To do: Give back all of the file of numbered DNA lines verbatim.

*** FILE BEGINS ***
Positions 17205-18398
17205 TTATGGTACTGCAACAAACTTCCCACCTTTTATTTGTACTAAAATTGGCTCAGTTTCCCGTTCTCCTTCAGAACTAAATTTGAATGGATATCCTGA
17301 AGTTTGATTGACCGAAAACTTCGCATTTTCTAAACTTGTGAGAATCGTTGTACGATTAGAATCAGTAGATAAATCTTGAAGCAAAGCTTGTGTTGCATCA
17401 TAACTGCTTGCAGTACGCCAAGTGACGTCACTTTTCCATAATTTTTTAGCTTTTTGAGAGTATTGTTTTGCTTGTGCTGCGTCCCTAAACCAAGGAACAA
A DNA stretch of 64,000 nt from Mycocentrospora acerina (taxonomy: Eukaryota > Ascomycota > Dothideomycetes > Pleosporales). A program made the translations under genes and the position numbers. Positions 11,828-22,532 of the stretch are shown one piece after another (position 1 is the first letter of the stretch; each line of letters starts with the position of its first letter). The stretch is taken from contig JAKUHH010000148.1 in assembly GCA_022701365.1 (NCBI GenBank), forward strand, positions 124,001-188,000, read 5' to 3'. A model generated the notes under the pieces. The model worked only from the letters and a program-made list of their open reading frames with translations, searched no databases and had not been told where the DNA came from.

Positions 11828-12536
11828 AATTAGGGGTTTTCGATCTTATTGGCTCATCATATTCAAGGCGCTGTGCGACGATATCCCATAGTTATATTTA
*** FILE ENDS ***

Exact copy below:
Positions 17205-18398
17205 TTATGGTACTGCAACAAACTTCCCACCTTTTATTTGTACTAAAATTGGCTCAGTTTCCCGTTCTCCTTCAGAACTAAATTTGAATGGATATCCTGA
17301 AGTTTGATTGACCGAAAACTTCGCATTTTCTAAACTTGTGAGAATCGTTGTACGATTAGAATCAGTAGATAAATCTTGAAGCAAAGCTTGTGTTGCATCA
17401 TAACTGCTTGCAGTACGCCAAGTGACGTCACTTTTCCATAATTTTTTAGCTTTTTGAGAGTATTGTTTTGCTTGTGCTGCGTCCCTAAACCAAGGAACAA
A DNA stretch of 64,000 nt from Mycocentrospora acerina (taxonomy: Eukaryota > Ascomycota > Dothideomycetes > Pleosporales). A program made the translations under genes and the position numbers. Positions 11,828-22,532 of the stretch are shown one piece after another (position 1 is the first letter of the stretch; each line of letters starts with the position of its first letter). The stretch is taken from contig JAKUHH010000148.1 in assembly GCA_022701365.1 (NCBI GenBank), forward strand, positions 124,001-188,000, read 5' to 3'. A model generated the notes under the pieces. The model worked only from the letters and a program-made list of their open reading frames with translations, searched no databases and had not been told where the DNA came from.

Positions 11828-12536
11828 AATTAGGGGTTTTCGATCTTATTGGCTCATCATATTCAAGGCGCTGTGCGACGATATCCCATAGTTATATTTA